Tuvalu’s Parliament has unanimously approved the proposed Constitution of Tuvalu Bill 2023 – endorsing 26 amendments proposed by the Parliamentary Review Committee led by former foreign affairs minister, Simon Kofe.
Announcing the historical moment on his social media page, Kofe said a special two-day session of the Tuvalu Parliament early this month endorsed the amendment bill, “with all the Members of Parliament united in supporting the new Constitution.”
“It is now officially the Constitution of Tuvalu Act of 2023. Mark your calendars. This Act will commence on 1st October 2023, which also marks the 45th Anniversary of Tuvalu’s Independence, said Kofe on his Facebook page.
“I want to extend a heartfelt Thank You to everyone who made this possible: The Constitutional Review Committee, all officials who provided invaluable support, past and current members of Parliament, last but not least, you, the people of Tuvalu—for sharing your thoughts and perspectives and entrusting to us this monumental task, said Kofe.
The new amended Constitution comes into effect on Sunday, 01 October 2023.
One of the new additions to the Constitution is the inclusion of a new section on vote of no confidence. There is currently no stand-alone section in the Tuvalu Constitution to regulate a vote of no confidence.
“A lack of regulation on when the vote of no confidence is used to destabilise government and lead to frequent turn-over, especially for governments that are new or nearing the end of their Parliamentary term, said the Constitution Review Committee in their recommendation.
“The underlying principles are the stability and effectively functioning of government.”
The Committee proposed a new Section 113 under Vote of No Confidence – allowing Parliament to pass a motion of no confidence in the government with the support of the votes of a majority of the total membership of Parliament. The vote cannot be held within the first 12 months of the life of Parliament from the date of the recent general election and during the last 12 months of government, before a dissolution of Parliament.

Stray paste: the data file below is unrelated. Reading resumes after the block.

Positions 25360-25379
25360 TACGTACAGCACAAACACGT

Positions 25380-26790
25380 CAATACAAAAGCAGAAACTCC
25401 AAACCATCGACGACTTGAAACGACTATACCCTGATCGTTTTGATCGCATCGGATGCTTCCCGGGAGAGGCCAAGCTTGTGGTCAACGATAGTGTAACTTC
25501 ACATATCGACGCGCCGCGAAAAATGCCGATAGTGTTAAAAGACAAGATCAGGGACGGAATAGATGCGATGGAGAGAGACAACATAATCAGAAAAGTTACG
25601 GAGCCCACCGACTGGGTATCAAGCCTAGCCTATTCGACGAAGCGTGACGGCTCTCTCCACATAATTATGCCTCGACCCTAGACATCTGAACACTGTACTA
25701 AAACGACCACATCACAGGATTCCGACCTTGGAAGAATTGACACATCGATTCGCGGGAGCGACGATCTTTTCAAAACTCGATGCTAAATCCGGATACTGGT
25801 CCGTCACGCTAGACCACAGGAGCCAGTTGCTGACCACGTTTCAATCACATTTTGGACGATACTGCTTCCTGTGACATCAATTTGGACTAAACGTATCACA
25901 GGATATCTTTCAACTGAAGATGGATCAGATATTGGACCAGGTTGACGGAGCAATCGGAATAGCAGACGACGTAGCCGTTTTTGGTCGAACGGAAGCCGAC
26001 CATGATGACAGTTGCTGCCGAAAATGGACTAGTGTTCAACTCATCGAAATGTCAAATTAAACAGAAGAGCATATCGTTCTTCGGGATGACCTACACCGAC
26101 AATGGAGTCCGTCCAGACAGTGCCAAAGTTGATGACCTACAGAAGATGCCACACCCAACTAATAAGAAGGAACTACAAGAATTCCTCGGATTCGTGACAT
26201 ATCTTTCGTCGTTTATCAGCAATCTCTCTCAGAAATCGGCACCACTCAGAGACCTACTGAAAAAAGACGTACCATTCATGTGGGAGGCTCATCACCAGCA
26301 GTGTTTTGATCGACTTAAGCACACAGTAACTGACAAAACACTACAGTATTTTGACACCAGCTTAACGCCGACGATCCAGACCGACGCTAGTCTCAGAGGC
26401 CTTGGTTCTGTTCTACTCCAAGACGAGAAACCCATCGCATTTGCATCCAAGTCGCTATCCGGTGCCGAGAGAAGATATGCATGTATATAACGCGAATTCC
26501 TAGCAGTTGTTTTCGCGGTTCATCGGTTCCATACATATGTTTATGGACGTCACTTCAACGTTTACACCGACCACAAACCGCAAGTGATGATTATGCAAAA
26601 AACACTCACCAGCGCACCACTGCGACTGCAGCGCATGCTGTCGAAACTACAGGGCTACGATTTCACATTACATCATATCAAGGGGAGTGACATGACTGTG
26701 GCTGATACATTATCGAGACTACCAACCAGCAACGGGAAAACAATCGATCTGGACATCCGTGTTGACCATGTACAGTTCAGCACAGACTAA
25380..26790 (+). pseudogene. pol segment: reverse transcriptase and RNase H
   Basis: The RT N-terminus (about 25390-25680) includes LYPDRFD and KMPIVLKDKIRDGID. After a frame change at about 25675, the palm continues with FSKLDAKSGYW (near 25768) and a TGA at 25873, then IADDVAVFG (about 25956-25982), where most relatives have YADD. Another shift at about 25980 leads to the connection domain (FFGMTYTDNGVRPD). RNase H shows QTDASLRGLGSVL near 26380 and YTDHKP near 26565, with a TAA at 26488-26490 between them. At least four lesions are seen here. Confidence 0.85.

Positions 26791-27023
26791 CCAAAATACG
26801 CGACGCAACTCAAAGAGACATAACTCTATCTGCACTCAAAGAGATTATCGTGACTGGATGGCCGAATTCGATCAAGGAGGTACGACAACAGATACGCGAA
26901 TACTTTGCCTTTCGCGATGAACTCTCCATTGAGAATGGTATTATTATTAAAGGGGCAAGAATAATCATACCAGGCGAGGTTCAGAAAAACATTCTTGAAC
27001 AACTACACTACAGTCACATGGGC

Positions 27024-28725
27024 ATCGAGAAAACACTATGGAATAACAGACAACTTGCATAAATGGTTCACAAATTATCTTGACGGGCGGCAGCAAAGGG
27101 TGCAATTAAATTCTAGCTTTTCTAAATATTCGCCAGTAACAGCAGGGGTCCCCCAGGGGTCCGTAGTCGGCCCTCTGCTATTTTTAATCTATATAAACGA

The amended Constitution also includes a set process for the selection of the island nation’s Governor General. There are currently no set criteria that allows all islands equal opportunity to have a representative serve in the highest office of the land.
The Committee recommended an amendment to Section 55 of the Constitution and a new Schedule 7 that outlines the order of rotation for appointment of the Governor General.
“Given the importance of island representation in Tuvalu, it is critical that a more equitable rotation system be implemented to allow all islands to have a representative serve as Governor General in a reasonable time, said the Constitution Review Committee.
The order of the rotation will be from south to north islands in Tuvalu. In making his nomination, the Prime Minister will consult the Falekaupule or island council of the relevant island.
The Constitution specifically names the islands as Nanumea, Nanumaga, Niutao, Nui, Vaitupu, Nukufetau, Funafuti and Nukulaelae.
Another change in the Constitution is the removal of the reference to the late Queen Elizabeth II as the Sovereign of Tuvalu. Instead Section 48 has now been amended to include a more generic reference to the Sovereign of Tuvalu that can apply to any successor of the Crown.
“In the Constitution, the Sovereign of Tuvalu will not specifically refer to Queen Elizabeth II, instead all successors to the Crown will be covered under Section 48, recommended the Constitution Review Committee.
The review of the Constitution was carried out by a five-member Parliamentary Select Committee, led by former Foreign Affairs Minister, Simon Kofe.